On 8th December this year Bradford City council became the third local authority to pass a motion effectively supporting the ECLCM proposition that calls on the government to amend the Children and Families Act 2014 to ensure that all care leavers are given the option to "stay put“ until age 21 regardless of their placement, and furthermore that local authorities who have had their budgets decimated by years of austerity receive adequate funding to enable them to offer this option for all the children. Warrington and Sefton preceded Bradford, and other local authorities will almost certainly follow over the course of the next few months.On 9th December this year, the All Party Parliamentary Group (APPG) for Looked After Children discussed ‘Staying Put’ and we were fortunate enough to be present through the discussion.
This blog will be in the public domain and as such be subject to scrutiny by others who attended that meeting. They are warmly invited to contest this article, as our recollection and judgement could be wrong – but we don’t think that it is.
The panel at the meeting comprised well-informed and lauded individuals who recognised that there was no sustainable argument to oppose the extension of the ‘Staying Put’ option to children in residential care. They were not unanimous in this view but neither, I suspect, were the Education Select Committee in their report " Into independence, not out of care: 16 plus care options." That report was of course ignored by the government and who are we to argue with a government?We might say that ECLCM is comprised of care leavers and social care professionals who have been or worked with children in care for tens of years and as such have a valid opinion. We might say that we are supported by a very significant number of older care leavers, leading academics, social workers and care practitioners in the country. We might say that every council that we have had time to approach has, or is in the process of. formally supporting children in residential care. We might just say that discrimination against one group of vulnerable young people based solely on placement is simply wrong.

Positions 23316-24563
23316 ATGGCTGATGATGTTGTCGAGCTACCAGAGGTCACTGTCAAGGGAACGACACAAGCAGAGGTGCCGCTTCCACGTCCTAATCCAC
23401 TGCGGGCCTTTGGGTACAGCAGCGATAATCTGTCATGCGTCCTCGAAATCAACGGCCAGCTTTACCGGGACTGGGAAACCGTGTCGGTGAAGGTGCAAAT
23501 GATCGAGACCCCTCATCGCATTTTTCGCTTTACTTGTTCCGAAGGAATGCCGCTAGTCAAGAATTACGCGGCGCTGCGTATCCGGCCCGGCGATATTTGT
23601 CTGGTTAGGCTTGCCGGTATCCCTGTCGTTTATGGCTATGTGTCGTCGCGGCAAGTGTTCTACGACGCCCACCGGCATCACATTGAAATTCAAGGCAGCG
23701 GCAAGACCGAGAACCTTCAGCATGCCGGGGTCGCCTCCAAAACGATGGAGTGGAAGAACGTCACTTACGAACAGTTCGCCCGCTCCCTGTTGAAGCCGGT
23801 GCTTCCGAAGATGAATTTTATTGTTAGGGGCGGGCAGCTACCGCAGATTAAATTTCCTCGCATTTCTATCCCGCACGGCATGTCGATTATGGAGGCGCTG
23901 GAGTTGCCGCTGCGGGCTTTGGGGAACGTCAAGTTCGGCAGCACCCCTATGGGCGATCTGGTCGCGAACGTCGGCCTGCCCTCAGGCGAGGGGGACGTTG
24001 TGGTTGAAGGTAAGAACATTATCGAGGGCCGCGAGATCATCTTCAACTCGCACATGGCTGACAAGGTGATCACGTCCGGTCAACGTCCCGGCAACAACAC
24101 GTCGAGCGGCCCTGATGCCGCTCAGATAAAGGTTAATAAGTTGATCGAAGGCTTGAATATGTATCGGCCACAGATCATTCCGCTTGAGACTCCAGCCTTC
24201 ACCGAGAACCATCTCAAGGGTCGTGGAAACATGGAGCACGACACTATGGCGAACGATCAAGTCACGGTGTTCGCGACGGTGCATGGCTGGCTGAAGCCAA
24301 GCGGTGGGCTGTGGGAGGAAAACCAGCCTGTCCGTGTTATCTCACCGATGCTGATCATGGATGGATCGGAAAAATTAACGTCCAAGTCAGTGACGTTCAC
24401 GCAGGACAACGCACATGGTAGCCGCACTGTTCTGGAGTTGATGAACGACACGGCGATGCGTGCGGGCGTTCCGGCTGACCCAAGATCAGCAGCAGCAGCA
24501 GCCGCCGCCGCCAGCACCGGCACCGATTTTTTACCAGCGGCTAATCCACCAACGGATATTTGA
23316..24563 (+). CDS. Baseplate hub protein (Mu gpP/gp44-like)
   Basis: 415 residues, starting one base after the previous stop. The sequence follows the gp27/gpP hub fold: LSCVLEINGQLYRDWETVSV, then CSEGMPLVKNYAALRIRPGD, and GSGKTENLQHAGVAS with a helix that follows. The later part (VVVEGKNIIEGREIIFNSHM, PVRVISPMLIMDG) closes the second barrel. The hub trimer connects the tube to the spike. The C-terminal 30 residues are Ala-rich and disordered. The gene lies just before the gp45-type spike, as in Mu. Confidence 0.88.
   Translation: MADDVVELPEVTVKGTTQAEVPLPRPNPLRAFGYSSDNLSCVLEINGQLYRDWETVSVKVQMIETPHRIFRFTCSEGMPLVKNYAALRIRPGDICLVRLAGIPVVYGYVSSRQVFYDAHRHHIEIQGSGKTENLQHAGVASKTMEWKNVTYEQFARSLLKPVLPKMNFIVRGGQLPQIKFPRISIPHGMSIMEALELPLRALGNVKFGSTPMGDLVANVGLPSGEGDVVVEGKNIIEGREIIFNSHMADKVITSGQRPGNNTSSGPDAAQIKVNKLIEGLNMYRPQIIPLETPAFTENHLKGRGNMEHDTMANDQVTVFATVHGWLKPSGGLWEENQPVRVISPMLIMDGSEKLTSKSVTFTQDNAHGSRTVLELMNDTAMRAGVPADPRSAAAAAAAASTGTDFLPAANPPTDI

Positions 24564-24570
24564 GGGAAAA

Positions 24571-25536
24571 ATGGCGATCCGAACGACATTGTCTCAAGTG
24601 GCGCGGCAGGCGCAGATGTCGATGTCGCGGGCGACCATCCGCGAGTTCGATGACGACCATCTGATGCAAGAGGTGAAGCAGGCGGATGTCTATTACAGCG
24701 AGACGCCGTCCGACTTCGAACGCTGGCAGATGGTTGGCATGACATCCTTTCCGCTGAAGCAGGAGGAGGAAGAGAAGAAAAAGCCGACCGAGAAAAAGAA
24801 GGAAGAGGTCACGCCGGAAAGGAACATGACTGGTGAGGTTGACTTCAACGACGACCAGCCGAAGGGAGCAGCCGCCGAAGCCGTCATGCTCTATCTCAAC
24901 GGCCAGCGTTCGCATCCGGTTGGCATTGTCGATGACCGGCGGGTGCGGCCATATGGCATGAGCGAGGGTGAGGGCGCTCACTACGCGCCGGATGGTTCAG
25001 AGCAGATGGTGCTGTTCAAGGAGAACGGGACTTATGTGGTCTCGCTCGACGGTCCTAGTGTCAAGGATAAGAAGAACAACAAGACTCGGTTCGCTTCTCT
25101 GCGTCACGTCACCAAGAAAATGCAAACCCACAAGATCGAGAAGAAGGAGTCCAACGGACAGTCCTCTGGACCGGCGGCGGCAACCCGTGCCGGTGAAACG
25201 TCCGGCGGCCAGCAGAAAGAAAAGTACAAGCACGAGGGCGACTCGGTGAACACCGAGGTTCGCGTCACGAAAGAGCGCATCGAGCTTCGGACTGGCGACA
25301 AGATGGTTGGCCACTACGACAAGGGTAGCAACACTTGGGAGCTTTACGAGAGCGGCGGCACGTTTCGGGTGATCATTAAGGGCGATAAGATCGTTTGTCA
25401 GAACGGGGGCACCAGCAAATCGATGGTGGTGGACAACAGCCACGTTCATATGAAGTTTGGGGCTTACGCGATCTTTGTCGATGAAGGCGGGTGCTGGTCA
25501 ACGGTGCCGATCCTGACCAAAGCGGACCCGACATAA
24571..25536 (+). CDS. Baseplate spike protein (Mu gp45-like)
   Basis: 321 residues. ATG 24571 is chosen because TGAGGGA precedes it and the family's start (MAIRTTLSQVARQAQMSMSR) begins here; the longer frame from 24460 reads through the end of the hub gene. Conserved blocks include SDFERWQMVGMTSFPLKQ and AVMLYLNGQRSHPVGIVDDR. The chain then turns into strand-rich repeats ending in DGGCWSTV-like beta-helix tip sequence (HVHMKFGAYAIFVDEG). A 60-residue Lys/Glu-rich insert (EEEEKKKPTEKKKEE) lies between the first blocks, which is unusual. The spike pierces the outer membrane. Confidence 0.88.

More important than what we might say are the views of the many children and young people who spoke at the ‘Staying Put’ APPG. They supported ‘Staying put’ for all care leavers to 21 too, just as ECLCM do.